“This book of the law shall not depart out of your mouth…you shall meditate on it…so that you may be careful to act in accordance…” I’ve heard many Christian leadership lectures on Joshua 1:9. Boldness, courage, and strength that come from God’s presence in our lives are all important elements, but Joshua 1:8 provides a context in which the “word and ways of the Lord” are constantly on our lips, on our minds, and showing up through our action. Perhaps “strength and courage” flow easily with those who are thinking and living God’s way. How is your strength and courage these days? What’s on your lips, on your mind, and gives guidance to your actions. Holy Spirit, redeem us for your purposes.
“We sent Timothy…to strengthen and encourage you…so that no one would be shaken by these persecutions.” Paul’s concern for the Thessalonian Christians was that some might abandon the faith Jesus. In our day it is tempting to see “Strengthening and encouragement” as a pep talk or a bolstering of confidence in the midst of some personal discouragement. How would “strengthen and encourage” take on new meaning in the context of a people who are suffering for their faith? How can we strengthen and encourage those who suffer for their faith in our day? Lord, bring comfort to your suffering children.
“God does not enjoy the strength of a horse or man, He is pleased with those who respect him, with those who trust His love.” It is easy to get our eyes on the strength of our resources (the horse) and our own physical, mental and even spiritual abilities. What does it take to refocus our attention on honoring God and trusting in His unfailing love? Where are you tempted to take pleasure in your own strength? – In humility I rely on your strength O God; I will honor You and trust in Your loving-kindness to me. Amen.
“Let both of them grow together until the harvest…” Preoccupation of leaders with perfection and “weeding out” those who are not on board with the current vision is
not a healthy approach. The Master is not ambivalent about the problem of weeds; he is patient to see the problem solved later, in a way that benefits the growth of the young wheat. How has my preoccupation with “weeds” hurt my leadership and ministry with the “wheat”? Forgive me, O Father, and help me to wait with You. Amen.
|“in whose spirit is no deceit…” Our temptation after sin, like Adam and Eve, is to hide, to be silent, to cover up, to blame others, to lie. Blessing comes not to the one with a sinless image, but rather to the honest, the humble, the truthful who confess their sins to the Lord and thus receive his forgiveness. Why do I keep going back to hiding? What can I do to help myself and others learn to be honest with God? I have sinned against heaven and earth O Father, but I throw myself upon your gracious love that is beyond all I know.|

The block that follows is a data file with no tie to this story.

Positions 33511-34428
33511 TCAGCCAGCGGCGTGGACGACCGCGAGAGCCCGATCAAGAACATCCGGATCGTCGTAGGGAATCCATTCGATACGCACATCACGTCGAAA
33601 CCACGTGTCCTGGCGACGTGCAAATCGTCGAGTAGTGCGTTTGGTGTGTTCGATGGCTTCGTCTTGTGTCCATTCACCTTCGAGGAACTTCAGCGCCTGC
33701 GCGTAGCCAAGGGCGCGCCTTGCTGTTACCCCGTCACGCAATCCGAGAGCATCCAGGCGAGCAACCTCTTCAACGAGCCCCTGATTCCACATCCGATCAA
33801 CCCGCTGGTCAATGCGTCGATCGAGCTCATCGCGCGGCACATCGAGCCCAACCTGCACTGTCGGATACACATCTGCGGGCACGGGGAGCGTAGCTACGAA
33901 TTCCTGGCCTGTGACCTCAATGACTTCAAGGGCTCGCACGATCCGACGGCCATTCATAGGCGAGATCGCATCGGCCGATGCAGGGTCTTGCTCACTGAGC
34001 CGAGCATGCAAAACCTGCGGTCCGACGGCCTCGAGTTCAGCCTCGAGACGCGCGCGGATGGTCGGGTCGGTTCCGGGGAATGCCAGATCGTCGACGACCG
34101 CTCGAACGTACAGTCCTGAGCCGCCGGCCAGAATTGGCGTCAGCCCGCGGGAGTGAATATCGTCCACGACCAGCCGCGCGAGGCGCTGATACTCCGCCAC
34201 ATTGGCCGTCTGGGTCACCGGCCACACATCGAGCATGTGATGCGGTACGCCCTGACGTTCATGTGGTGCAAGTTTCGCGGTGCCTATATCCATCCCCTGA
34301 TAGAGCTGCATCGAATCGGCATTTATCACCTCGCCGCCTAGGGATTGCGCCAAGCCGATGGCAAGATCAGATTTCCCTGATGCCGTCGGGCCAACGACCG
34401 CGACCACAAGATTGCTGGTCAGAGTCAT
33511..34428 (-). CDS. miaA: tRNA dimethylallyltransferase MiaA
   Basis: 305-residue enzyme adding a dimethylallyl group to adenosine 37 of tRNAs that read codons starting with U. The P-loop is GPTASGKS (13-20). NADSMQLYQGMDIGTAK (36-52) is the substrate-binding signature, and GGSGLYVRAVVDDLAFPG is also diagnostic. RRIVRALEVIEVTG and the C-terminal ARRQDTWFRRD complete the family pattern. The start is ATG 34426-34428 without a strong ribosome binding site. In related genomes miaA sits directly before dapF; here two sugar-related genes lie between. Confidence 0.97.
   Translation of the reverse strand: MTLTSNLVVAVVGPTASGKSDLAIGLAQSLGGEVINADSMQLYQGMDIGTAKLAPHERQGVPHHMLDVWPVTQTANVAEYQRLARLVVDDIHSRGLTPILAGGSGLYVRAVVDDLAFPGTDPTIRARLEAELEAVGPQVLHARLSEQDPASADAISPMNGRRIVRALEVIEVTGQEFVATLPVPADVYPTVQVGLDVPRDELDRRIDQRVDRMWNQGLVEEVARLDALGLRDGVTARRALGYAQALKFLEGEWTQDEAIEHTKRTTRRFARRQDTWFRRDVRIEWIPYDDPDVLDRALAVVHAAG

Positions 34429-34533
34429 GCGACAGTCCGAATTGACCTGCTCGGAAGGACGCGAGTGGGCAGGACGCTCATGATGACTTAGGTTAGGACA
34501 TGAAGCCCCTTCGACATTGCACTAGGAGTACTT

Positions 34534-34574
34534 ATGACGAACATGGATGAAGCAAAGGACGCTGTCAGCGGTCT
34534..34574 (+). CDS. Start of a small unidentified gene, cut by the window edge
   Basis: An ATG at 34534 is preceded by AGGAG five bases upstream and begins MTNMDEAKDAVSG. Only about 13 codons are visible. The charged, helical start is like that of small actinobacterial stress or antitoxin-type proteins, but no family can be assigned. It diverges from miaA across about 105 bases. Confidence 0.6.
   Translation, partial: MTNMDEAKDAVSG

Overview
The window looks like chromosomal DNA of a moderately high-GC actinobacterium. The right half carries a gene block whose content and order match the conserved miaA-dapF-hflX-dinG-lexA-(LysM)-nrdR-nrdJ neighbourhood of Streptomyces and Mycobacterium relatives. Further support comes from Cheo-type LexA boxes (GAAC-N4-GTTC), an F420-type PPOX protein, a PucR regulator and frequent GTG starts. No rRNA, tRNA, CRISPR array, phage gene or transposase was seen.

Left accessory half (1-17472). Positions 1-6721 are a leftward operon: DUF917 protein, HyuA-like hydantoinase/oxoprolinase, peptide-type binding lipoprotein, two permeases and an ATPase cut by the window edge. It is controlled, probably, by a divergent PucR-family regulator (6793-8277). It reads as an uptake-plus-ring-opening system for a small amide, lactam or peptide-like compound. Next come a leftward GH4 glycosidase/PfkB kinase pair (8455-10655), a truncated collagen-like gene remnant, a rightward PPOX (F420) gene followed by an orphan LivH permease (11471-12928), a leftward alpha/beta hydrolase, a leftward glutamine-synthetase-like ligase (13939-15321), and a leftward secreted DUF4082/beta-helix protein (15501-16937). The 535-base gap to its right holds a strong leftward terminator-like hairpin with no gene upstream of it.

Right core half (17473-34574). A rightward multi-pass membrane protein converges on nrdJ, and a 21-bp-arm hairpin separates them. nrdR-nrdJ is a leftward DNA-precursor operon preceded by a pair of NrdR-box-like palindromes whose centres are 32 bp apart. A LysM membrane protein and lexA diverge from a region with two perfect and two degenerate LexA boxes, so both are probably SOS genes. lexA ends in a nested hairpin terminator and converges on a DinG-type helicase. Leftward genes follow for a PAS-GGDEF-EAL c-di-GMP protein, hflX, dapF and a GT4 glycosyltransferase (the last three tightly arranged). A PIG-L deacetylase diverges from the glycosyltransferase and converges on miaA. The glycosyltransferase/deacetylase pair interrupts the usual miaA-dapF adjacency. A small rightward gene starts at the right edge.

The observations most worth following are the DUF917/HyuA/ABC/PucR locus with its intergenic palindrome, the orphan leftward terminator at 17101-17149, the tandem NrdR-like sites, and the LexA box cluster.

“Your kingdom come, your will be done on earth as it is in heaven.” We cannot pray this prayer while seeking money, fame, large followings or political agendas. We cannot ask God to rule our lives, while “seeking first” the treasures of the earth. Implicit in “Your kingdom come”, is our need, both individually and corporately, to repent of our alligiance to the kingdoms and kings we give our loyalty to. We give loyalty instead to God as King of Kings (1 Tim 6:15; Rev 19:16). Not my will, but yours be done O Father in Heaven. Amen.
|“To each is given the manifestation of the Spirit for the common good.” It is interesting that “gift language” is our focus here. A “manifestation of the Spirit” is given to each, for the common good, not for the one. “Manifestation” implies God doing something in and through us, not us possessing a gift we decide what to do with. How would my ministry and church be different, if we saw the manifestation of the Spirit in and through each and everyone in the congregation? How can I encourage such? Let your Spirit be seen through your people, O Lord.|
“Do not grieve, for the joy of the Lord is our strength.” When the people grieve and weep over what they had been missing of God’s mercies, godly leaders guided them, not just to correction, but to joyful response. Do you tend to focus on God’s correction with those you minister with? Where might God call you and the people you work with to simply rejoice in God and find strength for what is ahead? Jesus, merciful savior, let the joy of the Lord be our strength.
“Though the fig tree does not bud…yet I will rejoice in the Lord…” I wonder sometimes if we are vulnerable as Christian leaders to “success”. What if God calls us to the ministry of a Jeremiah or a Habakkuk? What does it mean to be faithful in these ministries? Can I still rejoice in the Lord when the tree doesn’t bud, when there’s no immediate signs of success? – Sovereign Lord, be my strength; make my feet like the feet of a deer, enable me to go on the heights.